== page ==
I am winded and uncomfortably sweaty by the time I reach the eighth floor of Cathay Manor, one of the last remaining affordable housing complexes for seniors in Chinatown.
The building’s elevators have been malfunctioning for nearly a year, hence the stairs. I’m accompanying a group of volunteers from the Southeast Asian Community Alliance and the Chinatown Community for Equitable Development who have been hand-delivering one-pound bags of rice and other groceries to seniors stranded on the upper floors.
It is a tragic state of affairs for a building that was one of Chinatown’s most significant political accomplishments. Built in 1984 with a combination of private funds and federal housing grants, the bland concrete tower with Chinese architectural flourishes didn’t impress many critics.
But the building’s affordability spoke for itself. Cathay Manor had 270 units, 10,000 square feet of community meeting space, and rents stayed around $200 a month.
Broken elevators have become a common occurrence at Cathay Manor since residents moved in four decades ago, and there have always been complaints about its maintenance. But conditions have never been worse at Cathay Manor.
A building inspection in December revealed more than 300 different code enforcement violations. And the building’s landlord, Don Toy, faces 16 criminal misdemeanor charges related to his failure to fix the elevators and meet fire code regulations in a lawsuit filed by City Atty. Mike Feuer in October.
Cathay Manor was once hailed as the gateway to a new, revitalized Chinatown. Now there are toilets that flush endlessly, chirping smoke detectors and leaky faucets that have gone unfixed for so long that desperate residents use tape to stop the water.
It was a rare berth of affordability in a sea of rising rents and gentrification, with convenient access to employment centers. But residents — most are on a fixed income — now say that they’re forced to pay out of pocket for maintenance calls, which can take months to arrange: $20 for a changed light bulb, $50 to get a stove working again.
Many of the violations are small issues like broken door closers, torn window screens and carpet, and drawers off their tracks. But all over the building, there are sinks and bathtubs that don’t drain, unpowered smoke detectors and endlessly flickering lights.
Among the violations rated “high” severity are multiple instances of broken, damaged and uncovered outlets near sinks and bathtubs, a life-threatening electrocution risk.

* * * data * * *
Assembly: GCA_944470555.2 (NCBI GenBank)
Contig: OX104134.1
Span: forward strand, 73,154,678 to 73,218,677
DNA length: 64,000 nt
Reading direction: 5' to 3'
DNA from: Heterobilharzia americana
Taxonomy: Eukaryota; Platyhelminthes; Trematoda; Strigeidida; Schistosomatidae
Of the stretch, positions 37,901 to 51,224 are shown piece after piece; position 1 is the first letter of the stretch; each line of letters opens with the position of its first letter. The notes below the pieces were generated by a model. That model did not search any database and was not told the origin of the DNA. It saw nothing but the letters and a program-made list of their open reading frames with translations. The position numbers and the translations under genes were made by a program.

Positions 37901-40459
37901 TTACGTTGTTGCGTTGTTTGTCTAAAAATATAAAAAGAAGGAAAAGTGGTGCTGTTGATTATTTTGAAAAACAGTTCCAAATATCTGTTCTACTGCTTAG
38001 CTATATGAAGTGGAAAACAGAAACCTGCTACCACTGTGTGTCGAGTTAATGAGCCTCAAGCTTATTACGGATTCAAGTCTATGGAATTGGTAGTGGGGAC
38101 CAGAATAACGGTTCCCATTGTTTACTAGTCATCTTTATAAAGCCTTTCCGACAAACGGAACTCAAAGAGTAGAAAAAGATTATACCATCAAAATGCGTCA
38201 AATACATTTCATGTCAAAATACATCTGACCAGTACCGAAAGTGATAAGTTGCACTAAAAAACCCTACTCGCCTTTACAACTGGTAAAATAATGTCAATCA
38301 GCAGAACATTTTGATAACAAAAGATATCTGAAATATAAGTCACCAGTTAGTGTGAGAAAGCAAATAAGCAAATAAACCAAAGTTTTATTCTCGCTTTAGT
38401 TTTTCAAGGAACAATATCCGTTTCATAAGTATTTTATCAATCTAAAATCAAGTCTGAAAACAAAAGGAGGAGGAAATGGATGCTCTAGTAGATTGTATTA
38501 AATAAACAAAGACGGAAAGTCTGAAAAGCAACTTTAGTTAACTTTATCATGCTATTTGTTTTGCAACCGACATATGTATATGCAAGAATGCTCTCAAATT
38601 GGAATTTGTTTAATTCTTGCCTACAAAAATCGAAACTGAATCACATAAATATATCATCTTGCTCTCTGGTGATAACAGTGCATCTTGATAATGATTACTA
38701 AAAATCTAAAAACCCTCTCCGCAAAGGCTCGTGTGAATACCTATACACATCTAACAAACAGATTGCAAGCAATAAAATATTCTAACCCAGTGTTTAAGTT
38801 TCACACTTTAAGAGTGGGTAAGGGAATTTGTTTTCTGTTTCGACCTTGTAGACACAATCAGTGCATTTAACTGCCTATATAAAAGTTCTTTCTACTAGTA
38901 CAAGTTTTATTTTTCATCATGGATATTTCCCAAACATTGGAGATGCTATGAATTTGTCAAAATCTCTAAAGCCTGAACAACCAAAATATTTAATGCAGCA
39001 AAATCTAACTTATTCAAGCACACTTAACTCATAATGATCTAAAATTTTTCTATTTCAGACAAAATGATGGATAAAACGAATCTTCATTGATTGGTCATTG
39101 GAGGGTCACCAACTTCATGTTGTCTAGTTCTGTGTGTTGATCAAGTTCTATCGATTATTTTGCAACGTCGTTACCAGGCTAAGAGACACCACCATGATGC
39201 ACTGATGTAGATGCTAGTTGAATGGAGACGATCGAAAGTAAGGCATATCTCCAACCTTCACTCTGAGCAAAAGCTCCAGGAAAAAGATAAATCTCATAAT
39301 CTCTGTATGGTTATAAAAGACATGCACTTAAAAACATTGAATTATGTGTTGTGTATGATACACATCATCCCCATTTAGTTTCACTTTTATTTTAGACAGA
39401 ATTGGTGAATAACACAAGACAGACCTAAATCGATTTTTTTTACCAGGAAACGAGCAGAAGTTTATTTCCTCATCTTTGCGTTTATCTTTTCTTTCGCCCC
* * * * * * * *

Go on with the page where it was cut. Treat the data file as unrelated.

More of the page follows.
Local, state and federal agencies are investigating Toy and the Chinese Committee on Aging, the nonprofit that developed Cathay Manor.
In September, Councilmember Gil Cedillo directed the city’s building officials to oversee the elevator repairs. In November, federal housing officials found the building in violation with federal health and safety standards. Last month, U.S. Rep. Jimmy Gomez staged a press conference at Cathay Manor and called for Toy to be fired.
Residents say the problems began when Toy fired the professional management company a few years ago and put his own employee in place. Toy defended the management change as a cost-cutting measure needed to maintain affordable rent.
In a phone interview, Toy acknowledged the building is not in good shape but claimed there were reasons for the delays. He said that CCOA is committed to fixing the problems with the building, and that they can’t fix problems that they’re not told about. He admitted it is current practice to charge for small jobs such as replacing light bulbs. He blamed the elevator repair delays on missing parts and pandemic supply chain disruptions.
“We were not trying to make money. We are trying our best to offer the best product and not raise the rent,” Toy said.
He attributed the lag in responses to repair requests to a leadership vacuum created when the building manager died last year. Toy said federal authorities have taken months to approve a new one.
But it’s surprising to hear about cost-cutting measures because Toy and CCOA receive about $3.5 million in federal funding every year.
“We don’t ask for very much — just food, water and electricity. We just want the most basic existence, and we can’t even get that,” said Muyi Yang, 82.
As Yang and her friends led me on a tour of their apartments’ woes, we walked through cracked door frames splintering from the walls. One woman lifted a curtain in her closet to reveal a large bloom of black mold. In one apartment, there were food-storage containers under the sink to catch leaking water. In another, the faucet was dry and inoperable.
At one apartment, the doorknob was covered with tape to hold the door open or else it would swing shut and lock the resident out permanently. Other doors were held closed with tape because they would not lock or close at all.
“There’s just a lack of humanity and caring,” said Momo Hu, 87.
Mr. Chu, who declined to give his first name for fear of retaliation, has tried to complain about the building’s problems before. In 2014, Chu contacted the World Journal, a Chinese-language newspaper, which ran a story about the broken elevators.
Instead of fixing the problems, management tore down the copies of the newspaper he pasted around the building, Chu said. He was called into the manager’s office and yelled at for contacting the newspaper.
“This is America,” Chu said. “This is Los Angeles. Things are not supposed to be like this. It’s just too much hardship.”
Cathay Manor deserves better. Despite the building’s longstanding issues, it remains one of the only places that seniors in Chinatown can afford to stay. The waiting list is thousands of people long.
When the slightest rumor of open units spreads through the community, the line of hopeful tenants at the leasing office stretches down the block.